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the Complete Review
the complete review - selected writings

     

Species of Spaces
and Other Pieces


by
Georges Perec


general information | review summaries | our review | links | about the author

To purchase Species of Spaces and Other Pieces



Title: Species of Spaces and Other Pieces
Author: Georges Perec
Genre: Selected writings
Written: (1959-1982; Eng.: 1997)
Length: 297 pages
Original in: French
Availability: Species of Spaces and Other Pieces - US
Species of Spaces and Other Pieces - UK
Species of Spaces and Other Pieces - Canada
Species of Spaces and Other Pieces - India
  • Translated, edited, and with an Introduction by John Sturrock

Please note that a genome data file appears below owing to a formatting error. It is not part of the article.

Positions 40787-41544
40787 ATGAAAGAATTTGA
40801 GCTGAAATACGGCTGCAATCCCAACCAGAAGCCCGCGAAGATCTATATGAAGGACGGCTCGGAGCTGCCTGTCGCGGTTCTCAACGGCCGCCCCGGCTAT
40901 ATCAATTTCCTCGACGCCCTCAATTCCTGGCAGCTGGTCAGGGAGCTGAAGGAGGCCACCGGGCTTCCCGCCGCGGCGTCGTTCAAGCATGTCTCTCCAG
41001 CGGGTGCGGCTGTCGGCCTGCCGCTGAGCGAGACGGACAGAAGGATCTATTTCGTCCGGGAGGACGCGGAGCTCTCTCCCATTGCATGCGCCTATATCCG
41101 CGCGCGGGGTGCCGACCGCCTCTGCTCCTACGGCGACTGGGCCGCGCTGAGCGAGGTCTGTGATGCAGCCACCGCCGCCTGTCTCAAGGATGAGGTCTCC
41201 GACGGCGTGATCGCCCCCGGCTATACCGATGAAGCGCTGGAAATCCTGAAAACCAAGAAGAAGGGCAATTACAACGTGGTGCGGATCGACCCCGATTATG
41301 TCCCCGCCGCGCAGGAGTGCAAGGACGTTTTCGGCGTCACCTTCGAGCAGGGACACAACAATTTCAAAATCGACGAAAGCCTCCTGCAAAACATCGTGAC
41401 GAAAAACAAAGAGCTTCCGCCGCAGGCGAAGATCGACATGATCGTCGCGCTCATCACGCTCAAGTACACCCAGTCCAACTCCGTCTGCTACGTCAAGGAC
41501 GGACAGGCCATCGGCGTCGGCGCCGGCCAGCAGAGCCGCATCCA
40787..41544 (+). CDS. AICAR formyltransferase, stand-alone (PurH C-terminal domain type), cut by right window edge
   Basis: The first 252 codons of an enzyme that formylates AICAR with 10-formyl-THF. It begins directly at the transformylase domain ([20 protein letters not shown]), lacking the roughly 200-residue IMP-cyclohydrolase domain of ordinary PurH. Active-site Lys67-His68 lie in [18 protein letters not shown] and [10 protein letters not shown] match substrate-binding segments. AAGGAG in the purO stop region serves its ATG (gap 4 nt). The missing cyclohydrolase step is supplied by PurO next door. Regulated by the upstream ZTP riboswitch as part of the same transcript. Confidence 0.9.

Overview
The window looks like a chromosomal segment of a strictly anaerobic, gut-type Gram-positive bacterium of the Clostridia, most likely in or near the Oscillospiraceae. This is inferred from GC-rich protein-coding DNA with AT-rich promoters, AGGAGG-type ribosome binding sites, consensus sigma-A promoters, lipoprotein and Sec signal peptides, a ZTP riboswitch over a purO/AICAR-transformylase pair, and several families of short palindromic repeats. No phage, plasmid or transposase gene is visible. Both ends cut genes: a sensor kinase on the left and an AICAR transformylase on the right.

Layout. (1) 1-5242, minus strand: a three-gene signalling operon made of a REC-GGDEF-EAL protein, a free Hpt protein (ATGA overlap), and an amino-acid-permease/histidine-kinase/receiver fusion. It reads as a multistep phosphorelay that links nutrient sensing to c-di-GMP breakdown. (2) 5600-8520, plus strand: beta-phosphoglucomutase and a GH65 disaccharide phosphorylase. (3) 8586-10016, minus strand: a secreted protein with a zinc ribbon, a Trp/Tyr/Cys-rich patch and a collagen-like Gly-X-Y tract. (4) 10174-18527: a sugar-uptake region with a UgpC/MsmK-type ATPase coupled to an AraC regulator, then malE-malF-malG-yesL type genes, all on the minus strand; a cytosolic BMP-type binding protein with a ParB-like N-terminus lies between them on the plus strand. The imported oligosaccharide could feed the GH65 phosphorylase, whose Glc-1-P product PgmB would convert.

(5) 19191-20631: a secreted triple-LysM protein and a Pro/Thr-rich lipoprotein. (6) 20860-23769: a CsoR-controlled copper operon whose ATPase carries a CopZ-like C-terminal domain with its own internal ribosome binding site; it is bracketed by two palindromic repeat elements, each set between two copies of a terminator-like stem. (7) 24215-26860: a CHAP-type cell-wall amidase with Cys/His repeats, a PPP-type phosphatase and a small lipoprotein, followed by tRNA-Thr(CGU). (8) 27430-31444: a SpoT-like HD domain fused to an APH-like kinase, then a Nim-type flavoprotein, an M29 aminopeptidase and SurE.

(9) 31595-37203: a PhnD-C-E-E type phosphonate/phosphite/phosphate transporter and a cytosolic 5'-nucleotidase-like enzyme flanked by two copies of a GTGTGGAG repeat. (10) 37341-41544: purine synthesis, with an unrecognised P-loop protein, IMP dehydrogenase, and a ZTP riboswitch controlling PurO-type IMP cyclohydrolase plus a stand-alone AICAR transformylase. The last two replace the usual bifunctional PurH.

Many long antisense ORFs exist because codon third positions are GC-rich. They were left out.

• Published in the Penguin Twentieth-Century Classics series
  • Includes complete translations of:
    • Espèces d'espaces, 1974 (available at Amazon.fr)
    • Le Voyage d'hiver, 1979/1993 (available at Amazon.fr)
  • Includes selected translations from:
    • Je suis né, 1990 (available at Amazon.fr)
    • Penser/Classer, 1985 (available at Amazon.fr)
    • L'Infra-ordinaire, 1989 (available at Amazon.fr)
    • L.G., 1992 (available at Amazon.fr)
    • Cantatrix Sopranica L., 1991
    • Voeux, 1989
  • John Sturrock adds a few of his own little word-puzzles to Perec's New Year's Greeting puzzles (Voeux)

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Our Assessment:

A- : good, varied introduction to Perec's work

See our review for fuller assessment.




Review Summaries
Source Rating Date Reviewer